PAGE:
Quick Facts

Quick facts

  • Originally from South Africa, Agapanthus (Agapanthus spp.), is an erect perennial evergreen herb with a stout underground rhizome (stem) with clusters of  20-40 blue, purple or white showy flowers held together on top of a flowering stem.
  • It is a very common hardy horticultural plant that spread from gardens to mostly native vegetation in cool to warm temperate areas.
  • Reproduction is vegetatively by rhizomes and by seed.
  • Initial spread is normally by dumping of garden material or  seed with established clumps spreading via underground vegetative suckering of rhizomes producing new plants expanding patches dominance over time.
  • The rhizomatous roots clump and crowd out other vegetation.
  • Removal is best done manually, as herbicide treatment is not very effective.

What Does It Look Like?

What is it?

Agapanthus (A. praecox subsp. orientalis, A. praecox subsp. praecox and A. praecox subsp. minimus ) is an erect perennial evergreen herb with a stout underground rhizome (underground rooting stem), with stem-like flowering stems to about 1.2 – 1.5 metres tall, forming large clumps over time. The leaves that arise from the root, ; clustered at base of stem-like flowering stem.  Leaves are strap-like, glossy dark green, 400-800 mm long, 30–50 mm wide.  Leaves when broken exude a gelatinous substance.

It has blue purple or white flowers are held at the top of robust, hollow, erect smooth stem in umbels (large dense heads of spherical clusters ) each containing 20-40 flowers, 100–200 mm in diameter. Each flower is on an individual flower stalk (pedicels) 50-80  mm long. Flowers are funnel-shaped, to about 40 mm long, fused into a tube (15-20 mm long) at the base, with 6 tepals (petals). Most flowering occurs from November to February but flowers can be seen at other times of the year as well.

The fruit is leathery green three-sided capsules about  25–50 mm long which dries to pale brown splitting open, containing 20-100 black seeds that have a wing-like projection.

Recognition: This species can normally be recognised by the combination of the following characters; thick underground rhizomes that produce new plants, evergreen herb with strap-like shiny glossy leaves too 800 m long and 50 mm wide;  Flowers 20-40 in spherical clusters that are large trumpet -like flowers to 80 mm long, normally blue or purple  or white; produces a 3 sided capsule green at first drying pale brown splitting open, with black winged seeds.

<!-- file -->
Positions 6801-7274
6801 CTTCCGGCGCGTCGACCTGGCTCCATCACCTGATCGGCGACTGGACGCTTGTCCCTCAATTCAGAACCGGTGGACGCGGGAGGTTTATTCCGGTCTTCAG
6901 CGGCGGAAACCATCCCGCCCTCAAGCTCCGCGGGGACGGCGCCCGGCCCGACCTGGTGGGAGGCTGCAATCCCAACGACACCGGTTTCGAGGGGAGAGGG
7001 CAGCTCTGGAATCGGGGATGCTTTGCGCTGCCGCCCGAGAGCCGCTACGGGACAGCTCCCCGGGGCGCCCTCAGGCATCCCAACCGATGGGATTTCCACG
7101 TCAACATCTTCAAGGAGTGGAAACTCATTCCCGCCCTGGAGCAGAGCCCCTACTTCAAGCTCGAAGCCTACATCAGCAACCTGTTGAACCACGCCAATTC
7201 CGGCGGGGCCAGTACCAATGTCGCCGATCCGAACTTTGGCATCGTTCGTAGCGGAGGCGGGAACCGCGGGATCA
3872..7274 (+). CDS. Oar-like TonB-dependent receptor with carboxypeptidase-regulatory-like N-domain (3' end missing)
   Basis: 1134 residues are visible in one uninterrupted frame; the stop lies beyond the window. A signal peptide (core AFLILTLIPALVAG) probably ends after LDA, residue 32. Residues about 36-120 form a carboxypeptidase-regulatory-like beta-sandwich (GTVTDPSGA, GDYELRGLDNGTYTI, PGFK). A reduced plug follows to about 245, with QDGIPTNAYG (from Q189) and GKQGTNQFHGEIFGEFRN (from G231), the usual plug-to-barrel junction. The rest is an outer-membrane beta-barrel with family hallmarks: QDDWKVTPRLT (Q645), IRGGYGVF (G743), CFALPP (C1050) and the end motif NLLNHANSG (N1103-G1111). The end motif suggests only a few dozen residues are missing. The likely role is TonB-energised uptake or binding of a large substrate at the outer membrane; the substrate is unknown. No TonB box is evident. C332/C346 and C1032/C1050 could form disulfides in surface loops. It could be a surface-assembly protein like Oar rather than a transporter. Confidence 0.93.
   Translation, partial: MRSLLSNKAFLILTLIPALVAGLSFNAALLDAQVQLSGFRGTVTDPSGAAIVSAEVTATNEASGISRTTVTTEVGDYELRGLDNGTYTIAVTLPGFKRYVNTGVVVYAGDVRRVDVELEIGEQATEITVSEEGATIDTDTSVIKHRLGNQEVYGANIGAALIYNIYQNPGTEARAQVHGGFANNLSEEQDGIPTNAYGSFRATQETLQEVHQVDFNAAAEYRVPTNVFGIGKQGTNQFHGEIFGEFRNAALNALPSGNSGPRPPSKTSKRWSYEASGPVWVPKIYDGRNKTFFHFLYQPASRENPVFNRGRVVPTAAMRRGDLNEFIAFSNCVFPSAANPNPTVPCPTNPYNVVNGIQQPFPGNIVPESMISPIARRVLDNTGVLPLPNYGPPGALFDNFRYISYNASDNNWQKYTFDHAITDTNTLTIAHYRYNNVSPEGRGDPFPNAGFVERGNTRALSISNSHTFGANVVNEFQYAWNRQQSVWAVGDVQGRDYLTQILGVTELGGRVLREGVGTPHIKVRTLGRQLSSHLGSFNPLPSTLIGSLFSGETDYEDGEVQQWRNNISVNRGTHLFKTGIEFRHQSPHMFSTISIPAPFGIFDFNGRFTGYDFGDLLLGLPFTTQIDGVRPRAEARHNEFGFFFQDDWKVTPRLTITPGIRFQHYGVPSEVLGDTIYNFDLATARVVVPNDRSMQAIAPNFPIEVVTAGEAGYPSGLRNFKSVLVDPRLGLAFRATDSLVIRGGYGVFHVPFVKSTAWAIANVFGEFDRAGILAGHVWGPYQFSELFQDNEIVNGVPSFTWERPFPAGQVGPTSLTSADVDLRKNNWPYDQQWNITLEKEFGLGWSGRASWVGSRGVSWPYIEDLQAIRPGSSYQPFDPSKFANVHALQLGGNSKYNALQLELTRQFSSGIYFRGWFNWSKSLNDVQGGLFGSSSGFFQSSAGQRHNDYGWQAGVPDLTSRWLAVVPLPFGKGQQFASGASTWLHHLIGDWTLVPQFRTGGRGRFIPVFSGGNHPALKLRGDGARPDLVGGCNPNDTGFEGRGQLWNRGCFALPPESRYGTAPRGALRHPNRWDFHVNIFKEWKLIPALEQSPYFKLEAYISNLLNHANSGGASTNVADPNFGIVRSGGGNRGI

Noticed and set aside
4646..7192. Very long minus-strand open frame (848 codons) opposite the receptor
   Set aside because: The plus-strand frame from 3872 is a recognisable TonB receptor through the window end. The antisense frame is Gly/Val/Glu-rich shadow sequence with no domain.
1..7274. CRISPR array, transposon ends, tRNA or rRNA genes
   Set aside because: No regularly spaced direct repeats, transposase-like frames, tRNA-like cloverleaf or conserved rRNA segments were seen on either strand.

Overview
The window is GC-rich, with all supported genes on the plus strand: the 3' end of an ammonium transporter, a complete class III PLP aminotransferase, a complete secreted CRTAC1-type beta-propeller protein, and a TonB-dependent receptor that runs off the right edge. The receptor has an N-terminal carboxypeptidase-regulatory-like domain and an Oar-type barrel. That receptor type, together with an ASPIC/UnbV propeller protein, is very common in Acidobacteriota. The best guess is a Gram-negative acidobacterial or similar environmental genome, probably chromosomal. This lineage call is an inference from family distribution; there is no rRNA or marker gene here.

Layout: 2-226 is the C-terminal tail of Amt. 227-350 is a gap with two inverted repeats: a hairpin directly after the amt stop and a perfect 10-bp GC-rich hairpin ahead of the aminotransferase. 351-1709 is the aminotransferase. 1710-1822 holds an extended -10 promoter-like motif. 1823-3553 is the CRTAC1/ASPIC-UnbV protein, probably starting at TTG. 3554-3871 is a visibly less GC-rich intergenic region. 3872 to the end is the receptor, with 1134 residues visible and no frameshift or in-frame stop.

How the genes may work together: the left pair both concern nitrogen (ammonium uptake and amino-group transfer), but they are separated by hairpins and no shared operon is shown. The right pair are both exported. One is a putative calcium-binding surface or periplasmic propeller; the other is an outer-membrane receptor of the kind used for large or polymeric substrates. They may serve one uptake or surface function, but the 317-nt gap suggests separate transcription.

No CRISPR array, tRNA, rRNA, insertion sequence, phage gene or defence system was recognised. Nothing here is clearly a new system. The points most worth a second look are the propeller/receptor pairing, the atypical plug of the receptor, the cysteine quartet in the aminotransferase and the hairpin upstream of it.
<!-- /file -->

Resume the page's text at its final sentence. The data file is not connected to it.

Dwarf forms are sold, which are identical to the typical form, but smaller (Eurobodalla Shire Council undated). For further information and assistance with identification of Agapanthus contact the herbarium in your state or territory.

Flower colour

Blue, Purple or White.

Growth form (weed type/habit)


Where it currently grows? Preferred habitat

Sunny situations are preferred, but Agapanthus will invade forest edges and open forest. It tolerates a wide range of conditions from damp to very dry (Eurobodalla Shire Council undated; Shire of Yarra Ranges undated). It is known to form dense monocultures in temperate areas in South Australia under native and introduced tree species.

Are there similar species?

Agapanthus can be confused with the native ground cover, Commelina or Scurvy Weed (Commelina cyanea). Commelina can be identified by its blue flowers and thick, fleshy roots. Nerine Lilies, another garden plant, are similar in form, but much less robust.

The native tussock plant Spiny Mat-rush (Lomandra longifolia) could possibly be mistaken for Agapanthus if neither plant was in flower, or carrying the remains of flowers. It has similar bright green strap-like leaves, but they are less fleshy than those of Agapanthus, and each leaf typically has a squared tip with 1-3 small teeth (Eurobodalla Shire Council undated; Pittwater Council undated).

Why Is It A Weed?

What are its impacts?

Agapanthus invades gardens, bushland and roadside areas, and can also invade pastures. It tolerates a wide range of conditions from damp to very dry and takes over and displaces indigenous grasses and ground-covers in the temperate regions of southern Australia.

Agriculture: Agapanthus is not known to be a serious weed of agriculture or other primary industries but has been recorded invading pastures spreading from nearby gardens. The leaves and roots are poisonous and can cause ulceration of the mouth.